Jonathan Hayes

The Hendersonville Board of Mayor and Aldermen will hold a public hearing on the proposed rezoning of the proposed Jackson Townhomes development next Tuesday.

BOMA passed the first reading of the rezoning ordinance and comprehensive development plan at the Dec. 8 meeting, 11-2. The development plan passed the Planning Commission unanimously, 10-0.

The area east of Stop 30 Road on the north side of East Main Street would be rezoned from commercial to residential for around five acres in the back and limited-use commercial for around one acre with frontage on Main Street.

In the same meeting, BOMA voted down a preliminary master development plan for the Bellesford Landing community, 6-7.

The Jackson Townhomes development will have 48 three-story townhomes with two-car garages. The developer, Shawn Jackson, proposed to pay a $3,500 fee for each unit — a total of $168,000. Jackson also proposed to extend the sidewalk from the development to the Stop 30 intersection, a cost of $40,000-60,000, he said.

The road in the development will be privately maintained, Jackson said in the BOMA meeting.

Jackson also said the development would bring in over $30,000 in tax revenue.

Charles Hasty, spokesperson for the neighboring HOA board and neighboring community of Stoneybrook, said that his community supported the development.

Hasty said that in February of 2019, Jackson submitted a development to the planning commission that the neighborhood “totally opposed.” The units were “extremely small,” had no garages and did not fit in with the surrounding neighborhoods.

Hasty said that Jackson went back to the drawing board and began talking with the neighboring communities. He discussed his development with the Stoneybrook board of directors and held a community meeting.

Hasty said the newly proposed townhomes are more consistent with the Villages of Stoneybrook and other condo complexes in the area.

“He has added a lot of little amenities that we felt would be good as far as being a good neighbor to us,” Hasty said. “We support it.”

Hasty said that the community would like to see the property stay vacant, but they know that that isn’t realistic.

He also mentioned that the current zoning of the area would allow for light industrial uses, something the neighborhood doesn’t want.

“We've got what we think is the best that we're going to get,” Hasty said.

Gary Head, president of the Stoneybrook HOA, gathered signatures from 40 of the 42 properties in the neighborhood. The remaining two were inaccessible. He said all 40 signatures were in favor of the Jackson Townhomes development proposal.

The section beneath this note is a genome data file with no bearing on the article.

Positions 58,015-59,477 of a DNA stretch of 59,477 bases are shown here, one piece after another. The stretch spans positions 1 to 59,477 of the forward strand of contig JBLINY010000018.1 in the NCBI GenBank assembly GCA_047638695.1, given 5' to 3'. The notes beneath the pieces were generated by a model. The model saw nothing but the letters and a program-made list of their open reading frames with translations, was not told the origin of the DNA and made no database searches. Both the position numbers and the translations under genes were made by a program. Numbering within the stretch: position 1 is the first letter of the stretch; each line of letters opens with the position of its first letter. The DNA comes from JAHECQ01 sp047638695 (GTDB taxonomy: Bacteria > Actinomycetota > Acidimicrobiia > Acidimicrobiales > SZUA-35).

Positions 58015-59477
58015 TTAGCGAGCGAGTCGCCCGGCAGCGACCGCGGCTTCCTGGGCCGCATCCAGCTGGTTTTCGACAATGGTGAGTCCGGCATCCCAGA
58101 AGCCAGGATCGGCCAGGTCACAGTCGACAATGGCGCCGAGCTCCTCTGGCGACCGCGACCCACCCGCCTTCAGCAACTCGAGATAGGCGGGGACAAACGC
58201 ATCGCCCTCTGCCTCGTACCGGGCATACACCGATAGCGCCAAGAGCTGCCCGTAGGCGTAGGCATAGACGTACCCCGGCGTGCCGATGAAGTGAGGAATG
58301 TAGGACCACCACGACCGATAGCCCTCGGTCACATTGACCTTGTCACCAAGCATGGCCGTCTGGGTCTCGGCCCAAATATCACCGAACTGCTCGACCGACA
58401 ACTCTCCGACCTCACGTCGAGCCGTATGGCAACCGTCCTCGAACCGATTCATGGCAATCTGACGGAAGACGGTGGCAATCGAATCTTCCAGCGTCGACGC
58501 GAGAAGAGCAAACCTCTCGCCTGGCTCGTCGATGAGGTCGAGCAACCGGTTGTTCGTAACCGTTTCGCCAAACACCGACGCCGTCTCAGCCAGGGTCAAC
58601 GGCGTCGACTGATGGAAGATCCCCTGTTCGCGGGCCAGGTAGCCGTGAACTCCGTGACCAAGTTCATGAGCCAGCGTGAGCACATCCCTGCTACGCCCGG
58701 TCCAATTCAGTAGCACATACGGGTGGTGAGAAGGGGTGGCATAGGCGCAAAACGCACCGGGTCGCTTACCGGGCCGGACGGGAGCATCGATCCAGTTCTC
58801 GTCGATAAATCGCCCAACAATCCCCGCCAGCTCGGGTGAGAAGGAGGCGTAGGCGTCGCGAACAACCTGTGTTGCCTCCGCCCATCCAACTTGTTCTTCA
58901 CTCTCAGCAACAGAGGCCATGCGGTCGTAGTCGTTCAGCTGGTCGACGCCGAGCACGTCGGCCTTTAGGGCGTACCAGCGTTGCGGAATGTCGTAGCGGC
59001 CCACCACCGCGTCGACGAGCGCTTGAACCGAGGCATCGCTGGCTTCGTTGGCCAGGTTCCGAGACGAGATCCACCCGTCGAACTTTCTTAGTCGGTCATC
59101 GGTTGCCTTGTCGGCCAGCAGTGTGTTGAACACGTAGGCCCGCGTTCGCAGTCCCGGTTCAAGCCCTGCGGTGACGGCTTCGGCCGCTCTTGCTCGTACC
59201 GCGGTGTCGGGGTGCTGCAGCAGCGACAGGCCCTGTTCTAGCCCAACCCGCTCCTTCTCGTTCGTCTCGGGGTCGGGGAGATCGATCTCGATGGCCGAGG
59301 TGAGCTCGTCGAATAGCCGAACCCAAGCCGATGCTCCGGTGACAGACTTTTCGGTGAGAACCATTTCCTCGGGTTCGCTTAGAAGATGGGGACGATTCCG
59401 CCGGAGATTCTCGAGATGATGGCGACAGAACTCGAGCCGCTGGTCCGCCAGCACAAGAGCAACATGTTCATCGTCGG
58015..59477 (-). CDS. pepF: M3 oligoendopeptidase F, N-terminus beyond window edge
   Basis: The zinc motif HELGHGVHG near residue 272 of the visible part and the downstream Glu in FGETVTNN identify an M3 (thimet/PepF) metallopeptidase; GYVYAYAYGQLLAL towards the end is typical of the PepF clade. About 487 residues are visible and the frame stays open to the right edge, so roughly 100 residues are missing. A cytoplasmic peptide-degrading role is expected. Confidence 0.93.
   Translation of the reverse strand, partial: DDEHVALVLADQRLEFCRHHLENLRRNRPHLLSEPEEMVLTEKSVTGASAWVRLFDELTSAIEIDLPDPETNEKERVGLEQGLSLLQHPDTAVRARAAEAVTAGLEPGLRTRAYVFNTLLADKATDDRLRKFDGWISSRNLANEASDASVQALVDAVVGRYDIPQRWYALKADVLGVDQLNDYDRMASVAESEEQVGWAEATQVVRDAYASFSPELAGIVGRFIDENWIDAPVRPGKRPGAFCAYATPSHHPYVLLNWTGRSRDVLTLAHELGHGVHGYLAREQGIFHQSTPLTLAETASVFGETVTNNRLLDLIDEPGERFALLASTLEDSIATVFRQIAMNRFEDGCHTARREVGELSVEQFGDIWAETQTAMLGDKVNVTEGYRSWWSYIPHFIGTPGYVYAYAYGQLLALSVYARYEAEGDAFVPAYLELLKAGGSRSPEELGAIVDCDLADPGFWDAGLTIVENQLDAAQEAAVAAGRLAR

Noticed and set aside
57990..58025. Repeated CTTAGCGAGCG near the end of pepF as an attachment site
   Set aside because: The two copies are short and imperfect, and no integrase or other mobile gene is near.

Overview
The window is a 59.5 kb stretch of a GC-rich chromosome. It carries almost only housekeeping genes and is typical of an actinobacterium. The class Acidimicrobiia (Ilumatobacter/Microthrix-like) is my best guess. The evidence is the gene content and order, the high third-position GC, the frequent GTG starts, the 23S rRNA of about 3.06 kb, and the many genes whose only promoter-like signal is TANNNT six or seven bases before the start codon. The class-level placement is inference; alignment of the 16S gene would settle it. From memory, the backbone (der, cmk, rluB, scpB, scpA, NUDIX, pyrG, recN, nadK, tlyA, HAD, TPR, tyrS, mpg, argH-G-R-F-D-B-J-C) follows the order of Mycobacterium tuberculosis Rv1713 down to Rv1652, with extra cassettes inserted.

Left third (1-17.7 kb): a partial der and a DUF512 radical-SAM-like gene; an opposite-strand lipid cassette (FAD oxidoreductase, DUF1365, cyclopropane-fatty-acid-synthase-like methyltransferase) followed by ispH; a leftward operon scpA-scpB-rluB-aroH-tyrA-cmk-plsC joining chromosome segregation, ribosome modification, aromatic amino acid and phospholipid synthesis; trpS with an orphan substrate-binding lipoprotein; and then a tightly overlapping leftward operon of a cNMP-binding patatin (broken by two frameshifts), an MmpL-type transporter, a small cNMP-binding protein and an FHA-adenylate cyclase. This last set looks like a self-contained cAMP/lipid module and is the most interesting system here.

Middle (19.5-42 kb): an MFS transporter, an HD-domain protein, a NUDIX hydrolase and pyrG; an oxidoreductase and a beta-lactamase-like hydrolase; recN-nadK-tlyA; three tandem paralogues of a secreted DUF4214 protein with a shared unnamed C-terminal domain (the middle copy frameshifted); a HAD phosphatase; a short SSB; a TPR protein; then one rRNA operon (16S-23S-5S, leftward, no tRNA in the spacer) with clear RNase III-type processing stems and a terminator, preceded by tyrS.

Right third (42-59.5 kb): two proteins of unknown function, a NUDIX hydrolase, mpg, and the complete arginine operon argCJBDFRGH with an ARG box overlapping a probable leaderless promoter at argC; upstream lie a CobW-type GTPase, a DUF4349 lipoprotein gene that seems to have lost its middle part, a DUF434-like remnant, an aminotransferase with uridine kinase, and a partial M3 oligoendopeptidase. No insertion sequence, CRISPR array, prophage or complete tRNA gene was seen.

“Mr. Jackson has been kind enough to work with us to bring in a product that we felt was compatible so we feel like the city should approve this development,” Head said.

Ward 5 Alderman Jonathan Hayes said that while he had originally been against the rezoning, he voted for it at the first reading because he wanted the citizens to have a chance to have a say. The proposed development is in Hayes’s ward.

Hayes said that he had empathy for the Stoneybrook residents who are concerned about what could be built on the property and for residents concerned about higher-density residential zoning. The project is considered medium-density.

In the BOMA meeting, Hayes mentioned that he was concerned about the extra traffic the development could bring to Exit 8 off Vietnam Veterans Boulevard. He said that the development could bring 85 more cars, and that he needed BOMA to be supportive in working for an underpass.

Hayes said that he is leaning toward voting yes on the second reading.

“For me, it's a good business decision. I'm leaning towards it for that good business decision reason, and that's based on the advice of professionals and planning,” Hayes said.

Hayes encouraged citizens to speak at the public forum on Jan. 12.

“I really appreciate citizens taking time, citizen comments are important and so is a public hearing,” he said. “This is people's opportunity to really speak up.”

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